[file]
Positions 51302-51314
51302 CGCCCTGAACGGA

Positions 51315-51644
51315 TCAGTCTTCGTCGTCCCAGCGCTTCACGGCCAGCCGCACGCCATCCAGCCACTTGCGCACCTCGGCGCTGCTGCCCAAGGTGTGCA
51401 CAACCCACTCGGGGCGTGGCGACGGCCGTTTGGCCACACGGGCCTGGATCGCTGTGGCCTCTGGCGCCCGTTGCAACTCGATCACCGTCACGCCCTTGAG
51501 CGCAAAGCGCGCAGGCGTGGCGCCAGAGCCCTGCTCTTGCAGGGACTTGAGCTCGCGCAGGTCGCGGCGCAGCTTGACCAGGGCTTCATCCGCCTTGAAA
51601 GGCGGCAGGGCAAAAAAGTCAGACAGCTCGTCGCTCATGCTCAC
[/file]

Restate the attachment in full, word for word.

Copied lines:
Positions 51302-51314
51302 CGCCCTGAACGGA

Positions 51315-51644
51315 TCAGTCTTCGTCGTCCCAGCGCTTCACGGCCAGCCGCACGCCATCCAGCCACTTGCGCACCTCGGCGCTGCTGCCCAAGGTGTGCA
51401 CAACCCACTCGGGGCGTGGCGACGGCCGTTTGGCCACACGGGCCTGGATCGCTGTGGCCTCTGGCGCCCGTTGCAACTCGATCACCGTCACGCCCTTGAG
51501 CGCAAAGCGCGCAGGCGTGGCGCCAGAGCCCTGCTCTTGCAGGGACTTGAGCTCGCGCAGGTCGCGGCGCAGCTTGACCAGGGCTTCATCCGCCTTGAAA
51601 GGCGGCAGGGCAAAAAAGTCAGACAGCTCGTCGCTCATGCTCAC